Pupil function after 2+ weeks in a cave

The Thai boys being brought out of the cave are reportedly being fitted with blindfolds and/or sunglasses to limit their exposure to ambient light. How long will they continue to do this? What happens if they don’t do this? Can the kids’ eyes be damaged by bright ambient light (i.e. daylight or “normal” room lighting)?

It’s not the brightness of the light, but the UV radiation. UV rays from sunlight can damage the eyes. Since the pupils will be almost completely dilated, they will be at risk for excessive exposure to UV radiation until their eyes adjust.

There are two additional points: (1) The children may have reduced ability to distinguish color, and certain lenses can help with that. (2) They may have problems with depth perception and balance, and lenses can protect their eyes from falling or bumping into things.

This article might be useful:

https://m.huffpost.com/us/entry/761259

The pupillary muscles–particularly two of my three favorite sphincters–actually lose significant ability or speed to contract from disuse?

FTR, traumatic damage to said muscles in my left eye has left me with a pupil permanently at maximum dilation.

:smack: They’re muscles, Einstein.
I got all smarty-pants and side-tracked by the stimulus and refraction curves of rhodopsin, and the phenomenon that children can be blinded permanently if the visual cortex is unstimulated for a long enough time before some cut-off age, despite an otherwise normally functioning optical front end.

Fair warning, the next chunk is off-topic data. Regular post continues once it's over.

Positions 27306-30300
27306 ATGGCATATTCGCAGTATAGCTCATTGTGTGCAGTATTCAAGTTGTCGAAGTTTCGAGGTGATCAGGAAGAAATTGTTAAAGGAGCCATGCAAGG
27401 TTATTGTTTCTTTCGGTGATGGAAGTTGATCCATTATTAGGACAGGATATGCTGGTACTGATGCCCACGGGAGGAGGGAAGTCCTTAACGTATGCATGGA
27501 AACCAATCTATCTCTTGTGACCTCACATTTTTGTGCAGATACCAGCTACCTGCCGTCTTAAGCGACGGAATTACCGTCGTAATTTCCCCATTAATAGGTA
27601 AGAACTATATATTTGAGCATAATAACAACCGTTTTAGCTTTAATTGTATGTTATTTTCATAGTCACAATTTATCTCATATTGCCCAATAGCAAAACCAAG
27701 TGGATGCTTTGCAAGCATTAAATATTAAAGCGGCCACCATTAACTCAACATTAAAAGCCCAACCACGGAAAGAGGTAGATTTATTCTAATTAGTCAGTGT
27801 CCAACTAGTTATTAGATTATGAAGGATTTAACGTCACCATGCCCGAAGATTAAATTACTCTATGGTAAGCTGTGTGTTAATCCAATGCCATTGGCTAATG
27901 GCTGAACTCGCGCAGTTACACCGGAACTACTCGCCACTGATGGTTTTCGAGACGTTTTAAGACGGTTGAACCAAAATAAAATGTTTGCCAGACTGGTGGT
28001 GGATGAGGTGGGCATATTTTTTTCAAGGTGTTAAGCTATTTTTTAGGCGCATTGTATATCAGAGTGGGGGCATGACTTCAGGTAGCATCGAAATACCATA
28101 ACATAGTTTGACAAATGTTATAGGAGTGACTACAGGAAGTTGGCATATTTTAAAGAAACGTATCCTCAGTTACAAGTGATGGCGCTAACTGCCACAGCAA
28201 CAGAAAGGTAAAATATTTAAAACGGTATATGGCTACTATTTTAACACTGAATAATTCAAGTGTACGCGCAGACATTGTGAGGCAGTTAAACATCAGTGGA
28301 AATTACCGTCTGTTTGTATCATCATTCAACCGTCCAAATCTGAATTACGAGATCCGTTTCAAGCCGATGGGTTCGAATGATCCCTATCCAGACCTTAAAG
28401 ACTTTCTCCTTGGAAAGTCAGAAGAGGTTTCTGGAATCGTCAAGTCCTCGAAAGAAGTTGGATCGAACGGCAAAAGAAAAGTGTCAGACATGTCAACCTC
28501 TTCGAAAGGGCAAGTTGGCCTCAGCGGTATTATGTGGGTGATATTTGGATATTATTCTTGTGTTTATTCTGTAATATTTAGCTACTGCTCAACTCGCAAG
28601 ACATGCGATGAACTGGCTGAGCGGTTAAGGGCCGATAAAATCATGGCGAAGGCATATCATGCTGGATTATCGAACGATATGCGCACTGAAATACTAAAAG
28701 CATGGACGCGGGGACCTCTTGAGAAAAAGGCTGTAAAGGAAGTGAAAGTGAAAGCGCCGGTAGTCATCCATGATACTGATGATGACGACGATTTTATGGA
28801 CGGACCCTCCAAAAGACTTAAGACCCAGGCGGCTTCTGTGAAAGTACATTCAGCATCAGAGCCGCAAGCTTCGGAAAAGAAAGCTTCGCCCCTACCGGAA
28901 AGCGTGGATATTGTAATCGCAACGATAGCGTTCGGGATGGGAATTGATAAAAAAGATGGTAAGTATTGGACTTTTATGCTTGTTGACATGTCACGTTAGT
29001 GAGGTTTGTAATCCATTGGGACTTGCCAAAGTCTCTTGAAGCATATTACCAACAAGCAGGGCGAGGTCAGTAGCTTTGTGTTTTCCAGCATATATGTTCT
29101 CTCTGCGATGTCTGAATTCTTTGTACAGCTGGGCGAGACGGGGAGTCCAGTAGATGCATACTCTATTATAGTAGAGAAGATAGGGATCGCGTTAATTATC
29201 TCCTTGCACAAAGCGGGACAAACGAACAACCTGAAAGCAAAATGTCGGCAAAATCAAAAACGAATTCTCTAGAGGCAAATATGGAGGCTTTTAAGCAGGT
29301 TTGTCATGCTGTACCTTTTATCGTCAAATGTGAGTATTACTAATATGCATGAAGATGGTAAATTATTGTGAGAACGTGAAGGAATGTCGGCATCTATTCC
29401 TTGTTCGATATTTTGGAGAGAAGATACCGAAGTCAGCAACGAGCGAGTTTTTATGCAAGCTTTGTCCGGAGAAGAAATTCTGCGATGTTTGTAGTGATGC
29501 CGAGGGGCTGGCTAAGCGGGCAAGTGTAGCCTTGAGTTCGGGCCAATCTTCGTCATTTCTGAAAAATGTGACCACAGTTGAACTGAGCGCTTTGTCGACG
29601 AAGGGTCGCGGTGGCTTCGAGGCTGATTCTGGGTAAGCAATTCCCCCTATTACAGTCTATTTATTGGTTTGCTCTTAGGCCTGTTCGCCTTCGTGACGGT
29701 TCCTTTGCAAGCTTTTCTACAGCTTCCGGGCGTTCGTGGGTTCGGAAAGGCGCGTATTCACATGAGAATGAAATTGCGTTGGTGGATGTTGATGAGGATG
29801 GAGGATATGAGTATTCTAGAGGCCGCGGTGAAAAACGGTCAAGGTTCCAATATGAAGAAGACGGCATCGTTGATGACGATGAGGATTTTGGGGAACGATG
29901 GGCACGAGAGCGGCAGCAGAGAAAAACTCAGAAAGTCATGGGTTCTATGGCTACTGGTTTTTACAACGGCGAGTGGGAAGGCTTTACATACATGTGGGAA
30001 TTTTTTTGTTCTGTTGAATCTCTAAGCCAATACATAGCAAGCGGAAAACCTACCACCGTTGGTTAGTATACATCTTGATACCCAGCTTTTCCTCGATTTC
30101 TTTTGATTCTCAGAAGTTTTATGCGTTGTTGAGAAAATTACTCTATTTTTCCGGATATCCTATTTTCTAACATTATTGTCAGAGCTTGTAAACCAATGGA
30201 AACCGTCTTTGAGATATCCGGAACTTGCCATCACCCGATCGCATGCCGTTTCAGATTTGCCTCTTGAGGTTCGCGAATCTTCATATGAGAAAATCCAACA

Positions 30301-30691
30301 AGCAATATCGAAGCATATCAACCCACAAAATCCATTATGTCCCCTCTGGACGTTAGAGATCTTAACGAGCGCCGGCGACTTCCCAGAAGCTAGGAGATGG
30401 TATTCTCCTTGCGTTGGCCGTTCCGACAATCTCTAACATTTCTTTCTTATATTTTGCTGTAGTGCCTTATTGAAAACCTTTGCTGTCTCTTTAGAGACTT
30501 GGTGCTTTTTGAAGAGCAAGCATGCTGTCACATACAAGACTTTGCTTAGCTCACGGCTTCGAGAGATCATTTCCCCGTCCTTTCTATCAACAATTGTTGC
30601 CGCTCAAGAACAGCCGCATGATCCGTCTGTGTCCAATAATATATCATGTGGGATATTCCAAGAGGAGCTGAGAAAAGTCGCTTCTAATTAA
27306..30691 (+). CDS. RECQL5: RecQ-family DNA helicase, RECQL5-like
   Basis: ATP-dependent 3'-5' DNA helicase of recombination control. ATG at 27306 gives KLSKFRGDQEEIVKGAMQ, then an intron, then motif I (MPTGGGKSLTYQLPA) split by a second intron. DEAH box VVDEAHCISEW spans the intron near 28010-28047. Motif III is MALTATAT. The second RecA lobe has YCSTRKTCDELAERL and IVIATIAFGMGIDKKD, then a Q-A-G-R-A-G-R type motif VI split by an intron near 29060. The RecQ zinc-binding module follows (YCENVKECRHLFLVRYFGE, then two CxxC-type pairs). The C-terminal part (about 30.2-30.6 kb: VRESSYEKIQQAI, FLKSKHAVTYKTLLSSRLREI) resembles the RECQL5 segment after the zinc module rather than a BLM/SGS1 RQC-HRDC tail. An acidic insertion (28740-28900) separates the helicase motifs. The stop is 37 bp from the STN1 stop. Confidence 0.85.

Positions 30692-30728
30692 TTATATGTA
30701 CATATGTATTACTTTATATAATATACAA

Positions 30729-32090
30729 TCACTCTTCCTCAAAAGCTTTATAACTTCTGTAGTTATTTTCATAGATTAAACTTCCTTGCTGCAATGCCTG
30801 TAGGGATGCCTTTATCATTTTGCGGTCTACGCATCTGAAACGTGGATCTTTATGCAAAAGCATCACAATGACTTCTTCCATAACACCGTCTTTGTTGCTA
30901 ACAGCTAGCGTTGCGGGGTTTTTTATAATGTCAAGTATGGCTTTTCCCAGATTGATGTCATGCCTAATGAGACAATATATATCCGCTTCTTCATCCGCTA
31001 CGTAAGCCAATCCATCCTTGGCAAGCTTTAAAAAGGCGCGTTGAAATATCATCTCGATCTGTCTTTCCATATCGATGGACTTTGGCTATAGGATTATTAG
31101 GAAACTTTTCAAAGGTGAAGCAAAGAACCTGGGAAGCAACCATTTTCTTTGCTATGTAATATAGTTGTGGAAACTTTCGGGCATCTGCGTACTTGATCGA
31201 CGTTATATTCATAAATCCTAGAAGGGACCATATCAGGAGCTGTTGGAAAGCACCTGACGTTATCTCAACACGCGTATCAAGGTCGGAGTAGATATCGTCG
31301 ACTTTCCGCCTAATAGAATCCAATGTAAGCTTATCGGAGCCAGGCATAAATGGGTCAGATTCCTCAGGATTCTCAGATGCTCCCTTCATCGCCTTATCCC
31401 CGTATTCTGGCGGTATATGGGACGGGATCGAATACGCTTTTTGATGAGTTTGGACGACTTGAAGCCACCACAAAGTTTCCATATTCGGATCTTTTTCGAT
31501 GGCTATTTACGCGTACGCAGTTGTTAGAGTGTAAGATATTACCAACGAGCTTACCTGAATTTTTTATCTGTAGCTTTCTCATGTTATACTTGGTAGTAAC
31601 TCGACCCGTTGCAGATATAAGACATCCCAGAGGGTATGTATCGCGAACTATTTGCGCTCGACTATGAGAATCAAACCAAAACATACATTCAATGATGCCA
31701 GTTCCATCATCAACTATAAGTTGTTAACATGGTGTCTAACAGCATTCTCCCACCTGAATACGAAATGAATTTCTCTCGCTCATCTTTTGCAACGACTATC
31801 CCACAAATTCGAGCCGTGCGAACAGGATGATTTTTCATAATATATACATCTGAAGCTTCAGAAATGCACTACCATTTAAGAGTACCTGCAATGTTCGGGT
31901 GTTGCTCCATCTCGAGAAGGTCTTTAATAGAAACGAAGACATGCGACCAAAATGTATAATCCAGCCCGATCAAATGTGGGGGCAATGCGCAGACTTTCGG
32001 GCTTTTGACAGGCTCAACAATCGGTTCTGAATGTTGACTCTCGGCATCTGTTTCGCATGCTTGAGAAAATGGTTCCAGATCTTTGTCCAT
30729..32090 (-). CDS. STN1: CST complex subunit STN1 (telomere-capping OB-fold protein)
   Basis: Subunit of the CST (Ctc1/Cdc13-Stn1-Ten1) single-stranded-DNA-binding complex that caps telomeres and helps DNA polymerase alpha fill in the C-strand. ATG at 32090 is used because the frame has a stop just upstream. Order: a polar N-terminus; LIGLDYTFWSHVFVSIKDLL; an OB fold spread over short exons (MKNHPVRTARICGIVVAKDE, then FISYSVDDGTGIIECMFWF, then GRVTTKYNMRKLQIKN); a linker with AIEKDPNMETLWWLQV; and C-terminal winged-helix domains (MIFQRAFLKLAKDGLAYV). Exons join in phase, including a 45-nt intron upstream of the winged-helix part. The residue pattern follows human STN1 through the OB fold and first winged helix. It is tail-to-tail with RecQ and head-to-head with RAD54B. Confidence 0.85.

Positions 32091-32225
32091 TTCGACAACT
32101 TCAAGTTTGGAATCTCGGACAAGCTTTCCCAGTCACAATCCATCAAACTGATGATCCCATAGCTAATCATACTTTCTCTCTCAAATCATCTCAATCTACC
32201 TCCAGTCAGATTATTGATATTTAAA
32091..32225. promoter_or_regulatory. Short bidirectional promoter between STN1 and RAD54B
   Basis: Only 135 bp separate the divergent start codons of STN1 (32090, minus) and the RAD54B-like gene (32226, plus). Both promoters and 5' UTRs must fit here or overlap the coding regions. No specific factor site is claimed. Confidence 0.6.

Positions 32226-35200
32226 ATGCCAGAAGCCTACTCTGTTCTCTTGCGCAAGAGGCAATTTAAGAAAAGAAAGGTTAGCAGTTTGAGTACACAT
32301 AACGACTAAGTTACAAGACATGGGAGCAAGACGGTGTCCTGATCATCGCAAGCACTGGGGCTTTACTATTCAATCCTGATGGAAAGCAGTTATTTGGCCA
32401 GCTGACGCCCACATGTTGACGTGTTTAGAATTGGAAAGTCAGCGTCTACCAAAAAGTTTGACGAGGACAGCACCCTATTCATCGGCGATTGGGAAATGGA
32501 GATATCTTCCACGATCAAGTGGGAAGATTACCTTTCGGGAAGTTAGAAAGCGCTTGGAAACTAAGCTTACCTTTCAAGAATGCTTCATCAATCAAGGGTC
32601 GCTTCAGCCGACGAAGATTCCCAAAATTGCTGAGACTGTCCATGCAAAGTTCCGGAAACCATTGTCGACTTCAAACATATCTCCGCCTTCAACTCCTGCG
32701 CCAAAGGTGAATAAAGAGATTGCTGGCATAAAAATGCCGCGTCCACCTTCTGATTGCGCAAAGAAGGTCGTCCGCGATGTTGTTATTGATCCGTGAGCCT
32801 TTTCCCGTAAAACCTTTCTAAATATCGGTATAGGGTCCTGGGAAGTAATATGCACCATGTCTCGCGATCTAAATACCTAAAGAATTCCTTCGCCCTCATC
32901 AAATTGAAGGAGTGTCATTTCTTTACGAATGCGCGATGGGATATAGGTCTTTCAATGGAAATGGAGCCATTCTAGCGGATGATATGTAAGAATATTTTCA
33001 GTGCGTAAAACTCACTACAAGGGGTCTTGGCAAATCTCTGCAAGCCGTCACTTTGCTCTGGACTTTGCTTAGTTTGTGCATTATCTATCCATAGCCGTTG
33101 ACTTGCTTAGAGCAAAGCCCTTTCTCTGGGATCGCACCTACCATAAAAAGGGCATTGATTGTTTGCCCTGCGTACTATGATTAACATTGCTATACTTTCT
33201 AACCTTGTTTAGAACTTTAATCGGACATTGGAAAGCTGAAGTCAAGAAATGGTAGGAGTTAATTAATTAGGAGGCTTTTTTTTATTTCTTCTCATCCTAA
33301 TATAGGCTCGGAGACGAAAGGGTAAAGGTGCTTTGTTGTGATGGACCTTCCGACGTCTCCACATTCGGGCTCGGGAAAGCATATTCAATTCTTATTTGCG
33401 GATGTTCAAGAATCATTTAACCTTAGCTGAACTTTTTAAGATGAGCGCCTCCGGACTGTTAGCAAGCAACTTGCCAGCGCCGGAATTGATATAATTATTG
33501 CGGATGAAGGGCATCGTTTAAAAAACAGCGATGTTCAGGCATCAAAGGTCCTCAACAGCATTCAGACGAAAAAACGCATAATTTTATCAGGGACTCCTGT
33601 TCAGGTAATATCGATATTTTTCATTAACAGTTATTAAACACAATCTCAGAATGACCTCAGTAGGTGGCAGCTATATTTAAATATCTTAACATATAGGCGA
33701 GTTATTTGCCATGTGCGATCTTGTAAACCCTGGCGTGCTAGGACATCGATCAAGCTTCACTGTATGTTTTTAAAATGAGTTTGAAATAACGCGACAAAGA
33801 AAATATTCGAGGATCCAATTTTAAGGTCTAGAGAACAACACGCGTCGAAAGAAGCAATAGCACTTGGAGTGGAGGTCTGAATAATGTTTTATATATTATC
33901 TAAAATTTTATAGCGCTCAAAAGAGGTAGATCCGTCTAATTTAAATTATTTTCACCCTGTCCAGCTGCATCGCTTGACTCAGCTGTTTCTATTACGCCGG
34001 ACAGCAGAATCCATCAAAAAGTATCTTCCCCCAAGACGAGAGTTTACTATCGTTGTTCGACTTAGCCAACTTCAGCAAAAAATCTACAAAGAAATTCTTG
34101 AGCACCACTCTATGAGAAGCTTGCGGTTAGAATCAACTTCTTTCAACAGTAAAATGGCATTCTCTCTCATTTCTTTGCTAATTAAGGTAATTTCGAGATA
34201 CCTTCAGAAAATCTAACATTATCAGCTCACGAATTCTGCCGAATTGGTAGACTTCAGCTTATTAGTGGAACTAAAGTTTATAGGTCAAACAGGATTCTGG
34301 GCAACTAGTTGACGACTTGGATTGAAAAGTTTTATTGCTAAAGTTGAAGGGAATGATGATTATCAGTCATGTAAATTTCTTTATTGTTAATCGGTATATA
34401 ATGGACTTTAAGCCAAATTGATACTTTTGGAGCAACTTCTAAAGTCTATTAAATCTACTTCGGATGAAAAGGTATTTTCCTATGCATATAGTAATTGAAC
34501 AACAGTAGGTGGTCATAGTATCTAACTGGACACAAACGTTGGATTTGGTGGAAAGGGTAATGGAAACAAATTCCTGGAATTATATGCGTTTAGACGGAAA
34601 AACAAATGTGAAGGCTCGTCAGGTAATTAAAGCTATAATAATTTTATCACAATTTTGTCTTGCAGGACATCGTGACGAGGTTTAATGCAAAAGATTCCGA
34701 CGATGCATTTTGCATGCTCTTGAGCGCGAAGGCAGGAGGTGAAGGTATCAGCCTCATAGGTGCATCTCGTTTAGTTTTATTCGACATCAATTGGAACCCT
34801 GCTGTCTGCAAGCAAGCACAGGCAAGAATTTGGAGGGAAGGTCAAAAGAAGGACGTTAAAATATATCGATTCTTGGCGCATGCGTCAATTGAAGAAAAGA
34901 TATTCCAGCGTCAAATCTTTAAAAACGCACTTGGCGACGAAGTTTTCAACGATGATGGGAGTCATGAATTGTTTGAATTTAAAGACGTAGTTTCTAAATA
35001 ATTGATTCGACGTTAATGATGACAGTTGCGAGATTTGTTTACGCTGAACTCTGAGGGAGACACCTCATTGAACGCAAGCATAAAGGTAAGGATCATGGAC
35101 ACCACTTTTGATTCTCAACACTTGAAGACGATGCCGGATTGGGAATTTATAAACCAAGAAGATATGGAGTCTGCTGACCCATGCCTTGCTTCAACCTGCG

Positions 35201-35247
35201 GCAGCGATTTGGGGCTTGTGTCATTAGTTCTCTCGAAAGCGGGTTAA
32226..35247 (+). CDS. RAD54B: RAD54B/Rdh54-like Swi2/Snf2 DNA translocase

It gets weirder than that. They need a variety of visual stimuli early on to assure good vision. Check out this study of cats: one group was exposed only to vertical lines for the first few weeks of their lives, and the other group was exposed only to horizontal lines for the first few weeks of their lives. After this weird upbringing, the first group simply could not see horizontal lines (they wouldn’t jump up onto chairs), and the second group simply could not see vertical lines (they kept banging into chair legs).

Yeah, that makes sense, given the specialization of the cells exactly tuned to filter orientation of light bands.

My interest stems partly from the situation of my eye trauma (referred to above), which happened when I was eight years old, and they tickled and prodded my visual cortex to see if the neurology was still functioning, before any heroic measures to save my eye. Which they did, leaving me blind except for significant light reception, somehow. With a permanently dilated pupil.

I’m the guy who wears an eyepatch at the beach and is never seen in daytime without his cool shades.

Wonder if they got any eye damage from their initial contact with the first diver who found them. He shone a pretty bright light in the cavern and they’d been in pitch darkness for nine days. Of course, he had no choice, but still.

That effect I believe is not damaging, per se, and should be more or less temporarily severe and longer lasting as the gain of the cells adjusts over time (longer for these kids), but still no more than everybody gets when exposed suddenly to light far brighter than what we have dark-adapted to. As said above, the most common danger of (really) bright light is in looking at the sun .and getting zapped by UV.

Although I don’t know if indeed, as occurs with CCD devices, the chemical processes in crazy gain curves can get pushed out of wack, which is not the situation with the kids.

Do your eyes appear to be different colors, a la David Bowie?